Joey Bada$$

All-Amerikkkan Bada$$

  • AllMusic Rating
    8
  • User Ratings (0)
  • Your Rating

AllMusic Review by

On his sophomore effort, All-Amerikkkan Bada$$, Brooklyn MC Joey Bada$$ continues to honor the golden era legacy of his forebears, while making a major leap in lyrical prowess that takes aim at the ills and injustices in America. Similar to equally politicized releases from the likes of contemporaries Vince Staples, Nick Grant, and Kendrick Lamar, Bada$$ tackles police violence, institutionalized racism, and Donald Trump, while maintaining hope and tempered optimism for the future ("Land of the Free" and "Devastated" are standouts). There's a lot to unpack here, which makes All-Amerikkkan Bada$$ an involved and rewarding listen. Powerful, relevant, urgent, and mature, his anger and frustration bleed into the delivery of every dense bar. On "For My People," he asks "Who will take a stand and be our hero?," while on "Temptation" he begs "Tell me Lord can you help me/I said Lord can you help me?" With production by DJ Khalil, 1-900, Kirk Knight, Statik Selektah, and more, All-Amerikkkan Bada$$ is drenched in the sounds of nostalgia and lush sampling, especially on the jazzy Kendrick-esque "Y U Don't Love Me? (Miss Amerikka)" and the old-school New York vibe of "Rockabye Baby." Like an old Wu-Tang or Nas track, "Rockabye" creeps with a menace courtesy of West Coast rapper ScHoolboy Q. Other guests include reggae singer Chronixx on "Babylon" (which includes the great line "If them heaven gates close/I'mma break off them hinges for my niggas"); Styles P on "Super Predator"; J. Cole on the smooth "Legendary" (where Bada$$ raps "It's clear we living in hell/The life of a black male"); and the Pro Era showcase "Ring the Alarm," which features Kirk Knight, Nyck Caution, and Meechy Darko of Flatbush Zombies on an urgent, throbbing highlight. In case his position was unclear from the album title and artwork depicting Klansmen burning a cross in the desert and Bada$$ hanging dead from a noose, he maintains a certain distrust for the powers that be and the so-called "land of the free." On the final track, "Amerikkkan Idol," he raps, "I'm out for dead presidents to represent me/Cause I never knew a live one that represent me," pledging allegiance to the power more likely to advance him in America. An extended spoken word outro packs in a wealth of quotable wisdom from Bada$$ that wraps up the entire album with a red-white-and-blue bandana. It's a call to arms for listeners to wake up, educate themselves, and fight for justice. All-Amerikkkan Bada$$ is the sound of a young rapper finding a voice and higher purpose, an exciting and powerfully insightful statement.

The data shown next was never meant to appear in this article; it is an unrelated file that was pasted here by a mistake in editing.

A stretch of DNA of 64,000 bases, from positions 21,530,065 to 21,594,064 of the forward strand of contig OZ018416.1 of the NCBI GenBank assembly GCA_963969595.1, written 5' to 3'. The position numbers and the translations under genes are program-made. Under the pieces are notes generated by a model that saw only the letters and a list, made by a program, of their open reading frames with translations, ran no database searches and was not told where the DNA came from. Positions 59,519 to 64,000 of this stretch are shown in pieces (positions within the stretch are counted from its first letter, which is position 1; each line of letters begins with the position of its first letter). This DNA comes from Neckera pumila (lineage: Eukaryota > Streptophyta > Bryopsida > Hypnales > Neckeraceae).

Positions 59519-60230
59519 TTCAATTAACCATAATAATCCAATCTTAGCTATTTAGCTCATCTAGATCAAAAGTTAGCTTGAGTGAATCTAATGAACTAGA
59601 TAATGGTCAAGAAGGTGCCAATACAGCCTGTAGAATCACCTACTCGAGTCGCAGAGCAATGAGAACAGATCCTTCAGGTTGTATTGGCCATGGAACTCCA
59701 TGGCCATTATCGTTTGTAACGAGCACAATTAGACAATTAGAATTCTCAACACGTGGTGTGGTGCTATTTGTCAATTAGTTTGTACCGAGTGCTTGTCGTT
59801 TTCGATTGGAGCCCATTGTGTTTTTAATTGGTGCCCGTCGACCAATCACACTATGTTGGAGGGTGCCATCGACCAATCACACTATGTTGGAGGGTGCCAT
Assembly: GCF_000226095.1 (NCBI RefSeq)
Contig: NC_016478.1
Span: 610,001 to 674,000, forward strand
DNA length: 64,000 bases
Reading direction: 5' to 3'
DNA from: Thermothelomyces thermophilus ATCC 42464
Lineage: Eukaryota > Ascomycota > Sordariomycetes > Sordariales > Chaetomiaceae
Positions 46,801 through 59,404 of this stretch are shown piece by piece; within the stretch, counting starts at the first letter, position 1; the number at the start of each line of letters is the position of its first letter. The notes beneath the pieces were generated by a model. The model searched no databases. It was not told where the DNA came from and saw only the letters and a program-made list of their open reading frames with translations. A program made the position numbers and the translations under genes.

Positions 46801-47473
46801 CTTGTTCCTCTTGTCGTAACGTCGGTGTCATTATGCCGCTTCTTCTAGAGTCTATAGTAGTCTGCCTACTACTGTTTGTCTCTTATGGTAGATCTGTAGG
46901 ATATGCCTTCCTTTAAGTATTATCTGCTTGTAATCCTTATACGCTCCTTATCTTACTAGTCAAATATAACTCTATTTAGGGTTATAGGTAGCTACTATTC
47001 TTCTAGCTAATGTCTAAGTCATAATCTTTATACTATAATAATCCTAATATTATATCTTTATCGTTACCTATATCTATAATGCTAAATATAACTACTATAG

blue highlight denotes track pick